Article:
Some piezoelectric materials may be ‘fakes’

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The research shows that the PFM technique can present false positives because it not only measures piezoelectricity but also flexoelectricity.

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Irene Arias and Amir Abdollahi, from the Department of Civil and Environmental Engineering and the Numerical Methods Laboratory (LaCàN)

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Gustau Catalán and Neus Domingo, from the Catalan Institute of Nanoscience and Nanotechnology (ICN2), which is a Severo Ochoa centre of excellence on the Universitat Autònoma de Barcelona campus and a member of the Barcelona Institute of Science and Technology.

A team of researchers has discovered that the most widespread technique for characterising piezoelectric properties—the ability of some materials to generate electricity when subjected to mechanical stress—can yield ‘false positives’ due to flexoelectricity. The study, which is the result of the collaboration between the Numerical Methods Laboratory (LaCàN) at the UPC and the Catalan Institute of Nanoscience and Nanotechnology (ICN2), will facilitate research of the application of these materials in pressure sensors and electric nanogenerators.

Apr 12, 2019

Piezoresponse force microscopy (PFM) is the most widespread technique for characterising piezoelectric properties at the nanoscale, i.e. for determining the ability of some materials to generate electricity when they are subjected to mechanical stress and, at the same time, to deform in response to a voltage. Piezoelectricity is used in a wide variety of applications: pregnancy ultrasounds, injection motors, sensors for measuring deformation, actuators and sonars, among others. PFM not only determines whether a material is piezoelectric, but also its degree of piezoelectricity, which is particularly important for applications of these materials in microelectronics and nanotechnology.

Now a team of researchers from the Numerical Methods Laboratory (LaCàN) at the Universitat Politècnica de Catalunya · BarcelonaTech (UPC) and the Catalan Institute of Nanoscience and Nanotechnology (ICN2) has theoretically and experimentally demonstrated that the PFM technique can generate false positives when the piezoelectricity of a material is measured at the nanoscale. The PFM technique consists in applying a voltage to the surface of a material via an electrically conducting tip in an atomic force microscope. The microscopic tip itself detects the deformation of the material in response to voltage; the piezoelectric coefficient is obtained dividing the deformation by the voltage. The researchers show, however, that the application of a voltage with a nanoscopic tip can generate deformations in any material, whether piezoelectric or not. In other words, any material measured with a piezoresponse force microscope gives a non-zero piezoelectric coefficient, even if it is not piezoelectric.

The cause of this curious behaviour is flexoelectricity, a phenomenon that occurs at the nanoscale, whereby all material emits a small voltage when an inhomogeneous pressure is applied to it or, vice versa, it is deformed when an inhomogeneous electric field is applied to it; that is precisely the kind of field generated by microscopic tips. Flexoelectricity may not only make a material look like it is piezoelectric despite not being so, but it can also alter the piezoelectric coefficient of materials that are indeed piezoelectric. This has very important consequences for characterising piezoelectric devices in microelectronics: the results imply that, from now on, measurements made with PFM to characterise the materials in these devices should take into account the effect of flexoelectricity.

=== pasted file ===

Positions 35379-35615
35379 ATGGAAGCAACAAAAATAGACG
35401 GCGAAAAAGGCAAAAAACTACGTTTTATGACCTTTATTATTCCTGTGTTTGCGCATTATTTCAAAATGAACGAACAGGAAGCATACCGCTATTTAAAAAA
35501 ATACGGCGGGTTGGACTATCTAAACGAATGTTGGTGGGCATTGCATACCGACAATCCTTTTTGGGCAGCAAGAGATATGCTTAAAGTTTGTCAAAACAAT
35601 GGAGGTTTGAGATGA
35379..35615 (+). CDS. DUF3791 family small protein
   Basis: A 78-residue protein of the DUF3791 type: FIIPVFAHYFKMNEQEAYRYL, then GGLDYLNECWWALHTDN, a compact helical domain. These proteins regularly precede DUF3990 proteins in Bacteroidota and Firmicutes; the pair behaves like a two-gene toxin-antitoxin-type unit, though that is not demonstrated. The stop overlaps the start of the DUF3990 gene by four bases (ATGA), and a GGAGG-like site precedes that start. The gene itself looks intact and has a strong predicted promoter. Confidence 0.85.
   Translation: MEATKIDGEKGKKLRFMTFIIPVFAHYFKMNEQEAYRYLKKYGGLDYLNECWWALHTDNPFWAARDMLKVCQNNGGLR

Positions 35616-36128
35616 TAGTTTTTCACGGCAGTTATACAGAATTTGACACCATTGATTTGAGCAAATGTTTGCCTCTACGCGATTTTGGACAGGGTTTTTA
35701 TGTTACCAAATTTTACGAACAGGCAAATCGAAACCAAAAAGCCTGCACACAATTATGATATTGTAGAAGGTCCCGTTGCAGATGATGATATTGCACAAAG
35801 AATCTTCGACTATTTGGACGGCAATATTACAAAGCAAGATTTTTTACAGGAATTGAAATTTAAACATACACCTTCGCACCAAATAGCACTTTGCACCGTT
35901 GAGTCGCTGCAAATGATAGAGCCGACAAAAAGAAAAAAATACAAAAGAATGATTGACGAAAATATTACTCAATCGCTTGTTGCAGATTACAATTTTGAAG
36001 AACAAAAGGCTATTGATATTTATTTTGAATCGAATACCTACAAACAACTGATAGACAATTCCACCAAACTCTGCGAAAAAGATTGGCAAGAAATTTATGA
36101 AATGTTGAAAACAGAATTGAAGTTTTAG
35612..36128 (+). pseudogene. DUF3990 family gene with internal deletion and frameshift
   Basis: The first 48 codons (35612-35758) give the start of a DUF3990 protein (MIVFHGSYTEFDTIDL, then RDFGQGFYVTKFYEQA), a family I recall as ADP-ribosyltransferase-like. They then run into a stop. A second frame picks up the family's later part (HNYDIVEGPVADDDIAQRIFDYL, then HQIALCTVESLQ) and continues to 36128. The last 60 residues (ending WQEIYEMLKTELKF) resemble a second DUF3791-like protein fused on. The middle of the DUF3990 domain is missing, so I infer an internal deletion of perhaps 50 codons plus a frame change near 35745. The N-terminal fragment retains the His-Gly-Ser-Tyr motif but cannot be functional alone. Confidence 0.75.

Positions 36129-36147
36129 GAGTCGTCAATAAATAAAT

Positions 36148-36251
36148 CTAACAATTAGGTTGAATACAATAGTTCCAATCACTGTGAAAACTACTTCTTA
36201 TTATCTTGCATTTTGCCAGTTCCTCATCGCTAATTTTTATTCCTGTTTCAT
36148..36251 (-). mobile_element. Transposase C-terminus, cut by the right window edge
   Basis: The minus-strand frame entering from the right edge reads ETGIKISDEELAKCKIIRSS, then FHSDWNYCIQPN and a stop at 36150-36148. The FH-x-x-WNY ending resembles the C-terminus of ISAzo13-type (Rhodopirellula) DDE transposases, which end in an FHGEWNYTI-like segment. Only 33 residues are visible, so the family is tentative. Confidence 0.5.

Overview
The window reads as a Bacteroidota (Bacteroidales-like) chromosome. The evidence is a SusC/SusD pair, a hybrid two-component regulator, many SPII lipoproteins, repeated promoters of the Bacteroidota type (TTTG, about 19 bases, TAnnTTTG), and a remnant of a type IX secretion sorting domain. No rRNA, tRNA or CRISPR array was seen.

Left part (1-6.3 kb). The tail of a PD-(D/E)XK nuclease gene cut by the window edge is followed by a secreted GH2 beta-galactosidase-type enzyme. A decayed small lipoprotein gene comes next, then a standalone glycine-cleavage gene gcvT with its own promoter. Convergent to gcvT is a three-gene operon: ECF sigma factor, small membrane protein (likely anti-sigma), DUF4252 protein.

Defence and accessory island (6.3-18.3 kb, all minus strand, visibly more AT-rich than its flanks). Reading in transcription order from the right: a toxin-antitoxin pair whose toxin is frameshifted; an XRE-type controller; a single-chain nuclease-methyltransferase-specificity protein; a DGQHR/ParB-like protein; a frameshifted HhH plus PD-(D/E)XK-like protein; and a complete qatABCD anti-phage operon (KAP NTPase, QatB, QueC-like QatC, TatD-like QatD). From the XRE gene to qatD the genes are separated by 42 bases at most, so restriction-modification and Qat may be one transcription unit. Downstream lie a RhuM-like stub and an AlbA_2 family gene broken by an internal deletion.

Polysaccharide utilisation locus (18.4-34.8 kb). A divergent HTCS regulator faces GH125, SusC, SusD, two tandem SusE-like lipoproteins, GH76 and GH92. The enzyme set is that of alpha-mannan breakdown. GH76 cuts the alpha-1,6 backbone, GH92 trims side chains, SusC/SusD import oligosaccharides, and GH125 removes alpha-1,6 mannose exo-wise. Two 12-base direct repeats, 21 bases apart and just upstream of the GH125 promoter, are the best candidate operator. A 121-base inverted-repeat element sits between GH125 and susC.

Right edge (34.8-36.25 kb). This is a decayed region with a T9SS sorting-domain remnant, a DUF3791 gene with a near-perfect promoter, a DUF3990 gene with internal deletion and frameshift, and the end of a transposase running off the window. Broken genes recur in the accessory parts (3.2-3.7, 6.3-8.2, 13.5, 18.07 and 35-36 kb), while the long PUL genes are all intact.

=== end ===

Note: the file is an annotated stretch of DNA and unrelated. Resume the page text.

“We are studying flexoelectricity from the computational point of view, which involves many fundamental manifestations of physics”, explains the LaCàN researcher Irene Arias, adding that “we have discovered that the PFM technique can present false positives because it not only measures piezoelectricity, i.e. the response to an electric field, but also flexoelectricity. We have developed a model that allows us to quantify these responses and, therefore, to separate the piezoelectric part from the flexoelectric part”.

“Barcelona is today the world capital of research in flexoelectricity. In our city there are three different groups—two of them involved in this study—with flexoelectric projects funded by the European Research Council, the top division in European scientific research. To put it in context: no other region can match it even considering all the rest of the European countries together! This concentration of resources facilitates theoretical-experimental collaborations such as the one reflected in this study, which generate very powerful results”, stressed the ICN2 researcher Gustau Catalán.

The research, which was published in the journal Nature Communications, was conducted by a team of researchers made up of Irene Arias and Amir Abdollahi, from the Department of Civil and Environmental Engineering and the Numerical Methods Laboratory (LaCàN), Gustau Catalán, an ICREA researcher from the Catalan Institute of Nanoscience and Nanotechnology (ICN2), which is a Severo Ochoa centre of excellence on the Universitat Autònoma de Barcelona campus and a member of the Barcelona Institute of Science and Technology, and Neus Domingo, also an ICN2 researcher.